Steven: I think how similar they were to the first iteration of the show. I mean, it didn't seem like any time passed, except for some of the references, obviously. But it's the same snappy writing. The same incredible vocal performances. The voice acting is top-notch still. I don't know if we were surprised, but we were hoping so much.
Julie: And the animation is great.
Steven: We were happily surprised at the quality of this new version.
Julie: One's nervous, just like you probably were. Until you see it, you don't know -- how is it going to be different? And so that was a really, really great, wonderful surprise to see how really good it is.prevnext
What has it been like for you both to know that Animaniacs has, at this point, multiple generations of fans? The people who were kids when the original series came out, they might have kids of their own now that they're going to show these new episodes to.
Steven: That's exactly right.
Julie: It's so cool.
Steven: What's amazing to us, there are actually members of the orchestra that grew up with the series.
Julie: Oh, it's so cute.
Steven: And they are so excited to be playing in the orchestra of the series that they grew up with.
Julie: The first sessions for the reboot were live. And after the session was over, we had a number of younger people come up to us and say, "This is my dream. I grew up watching the show. I can't believe I'm playing on it now." And now with the remote recording, we have a lot of new people that are set up, computer-wise, at home. And they've been writing to us and telling us that this is something that they grew up with, and the idea that they could actually be playing on this, is a dream come true. So it's awesome for us to hear that.
Steven: And we're excited for the new generations to discover this. I know a lot of the fans from the first show have been saying that they're excited to introduce their kids to the new series, or the new episodes. And they have been showing the original episodes and the kids are loving it.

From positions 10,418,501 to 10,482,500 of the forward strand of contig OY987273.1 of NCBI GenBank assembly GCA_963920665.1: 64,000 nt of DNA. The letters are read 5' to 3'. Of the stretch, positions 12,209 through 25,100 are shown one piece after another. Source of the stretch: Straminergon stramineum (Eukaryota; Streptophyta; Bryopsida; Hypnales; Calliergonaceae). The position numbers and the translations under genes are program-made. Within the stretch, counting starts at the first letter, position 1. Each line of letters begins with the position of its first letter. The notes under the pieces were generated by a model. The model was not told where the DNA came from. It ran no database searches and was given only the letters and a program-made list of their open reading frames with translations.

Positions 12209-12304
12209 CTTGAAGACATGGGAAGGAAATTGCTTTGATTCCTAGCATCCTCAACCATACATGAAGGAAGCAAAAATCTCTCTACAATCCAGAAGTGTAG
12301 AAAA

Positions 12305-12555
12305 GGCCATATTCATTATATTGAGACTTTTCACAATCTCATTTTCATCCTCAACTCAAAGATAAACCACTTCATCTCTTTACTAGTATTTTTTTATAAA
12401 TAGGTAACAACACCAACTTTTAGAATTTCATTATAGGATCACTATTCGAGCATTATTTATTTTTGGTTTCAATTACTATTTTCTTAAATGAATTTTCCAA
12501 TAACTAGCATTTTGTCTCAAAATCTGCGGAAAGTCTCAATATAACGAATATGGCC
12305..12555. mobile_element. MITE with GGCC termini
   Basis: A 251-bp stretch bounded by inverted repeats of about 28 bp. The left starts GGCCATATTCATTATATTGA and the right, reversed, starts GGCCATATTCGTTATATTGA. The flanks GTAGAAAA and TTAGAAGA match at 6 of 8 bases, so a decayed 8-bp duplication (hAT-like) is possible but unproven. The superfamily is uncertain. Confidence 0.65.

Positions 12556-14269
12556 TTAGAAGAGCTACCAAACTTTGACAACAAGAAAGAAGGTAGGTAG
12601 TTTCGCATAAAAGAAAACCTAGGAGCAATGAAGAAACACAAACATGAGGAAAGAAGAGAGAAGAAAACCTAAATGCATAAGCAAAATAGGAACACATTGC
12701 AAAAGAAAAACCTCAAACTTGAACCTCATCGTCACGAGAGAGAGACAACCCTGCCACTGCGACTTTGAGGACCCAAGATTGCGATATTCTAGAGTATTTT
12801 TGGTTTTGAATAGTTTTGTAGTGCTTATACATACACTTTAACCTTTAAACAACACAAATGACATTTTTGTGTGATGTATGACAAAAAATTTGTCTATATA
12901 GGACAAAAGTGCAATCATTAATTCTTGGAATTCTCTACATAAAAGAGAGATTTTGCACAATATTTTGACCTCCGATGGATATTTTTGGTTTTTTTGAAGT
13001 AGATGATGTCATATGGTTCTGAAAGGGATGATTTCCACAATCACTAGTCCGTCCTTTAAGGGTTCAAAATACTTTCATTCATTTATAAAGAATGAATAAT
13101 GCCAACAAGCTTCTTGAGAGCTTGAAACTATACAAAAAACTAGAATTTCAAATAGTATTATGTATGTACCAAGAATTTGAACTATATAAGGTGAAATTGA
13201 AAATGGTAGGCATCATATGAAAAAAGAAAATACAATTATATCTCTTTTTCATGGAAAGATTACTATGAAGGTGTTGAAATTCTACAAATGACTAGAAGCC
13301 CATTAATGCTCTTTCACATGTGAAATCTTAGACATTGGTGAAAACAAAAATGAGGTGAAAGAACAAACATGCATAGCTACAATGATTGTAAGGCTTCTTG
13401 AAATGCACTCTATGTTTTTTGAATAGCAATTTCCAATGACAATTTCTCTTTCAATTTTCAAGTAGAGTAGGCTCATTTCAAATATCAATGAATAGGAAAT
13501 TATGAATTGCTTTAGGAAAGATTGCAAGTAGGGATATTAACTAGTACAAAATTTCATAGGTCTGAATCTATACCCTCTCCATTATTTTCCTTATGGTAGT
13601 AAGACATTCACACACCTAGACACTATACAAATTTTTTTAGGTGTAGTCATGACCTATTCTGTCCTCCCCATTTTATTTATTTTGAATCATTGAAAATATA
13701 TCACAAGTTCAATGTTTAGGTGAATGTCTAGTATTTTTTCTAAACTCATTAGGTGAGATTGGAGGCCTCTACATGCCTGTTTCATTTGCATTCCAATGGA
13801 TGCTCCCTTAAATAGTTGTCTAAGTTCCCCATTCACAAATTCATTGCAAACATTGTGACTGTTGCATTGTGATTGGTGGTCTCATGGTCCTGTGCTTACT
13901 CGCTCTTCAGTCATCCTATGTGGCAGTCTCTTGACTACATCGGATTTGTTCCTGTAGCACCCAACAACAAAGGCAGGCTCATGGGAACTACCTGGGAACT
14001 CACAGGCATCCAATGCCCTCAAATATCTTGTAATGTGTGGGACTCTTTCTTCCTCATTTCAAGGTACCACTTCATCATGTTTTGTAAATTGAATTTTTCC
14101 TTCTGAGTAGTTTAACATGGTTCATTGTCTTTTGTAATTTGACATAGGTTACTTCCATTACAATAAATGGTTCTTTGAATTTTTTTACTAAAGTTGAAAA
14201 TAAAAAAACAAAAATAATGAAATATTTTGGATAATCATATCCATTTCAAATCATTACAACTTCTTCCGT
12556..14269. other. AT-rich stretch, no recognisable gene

Julie: It's very exciting, very exciting. We love the fact that this is not just a one-time thing that maybe people like for a short period of time. It's already proven to be something that's long-lasting. So we're ecstatic to be able to work on something like that.prevnext
I was curious about the mix of the orchestra, and how many people were veterans who had played the first time around, and how many people were younger people who might've been fans of the show. So that's really fascinating of all of that. What was the mix of that like?
Julie: When we first started, we insisted that all of our original members of the Animaniacs orchestra be called, and they were. They were all called. Some of them, unfortunately, were no longer around or not playing anymore. But anybody who was still alive and playing was invited to come back. It was such a family.
Steven: It was pretty large. I would say at least 60/40, old to new.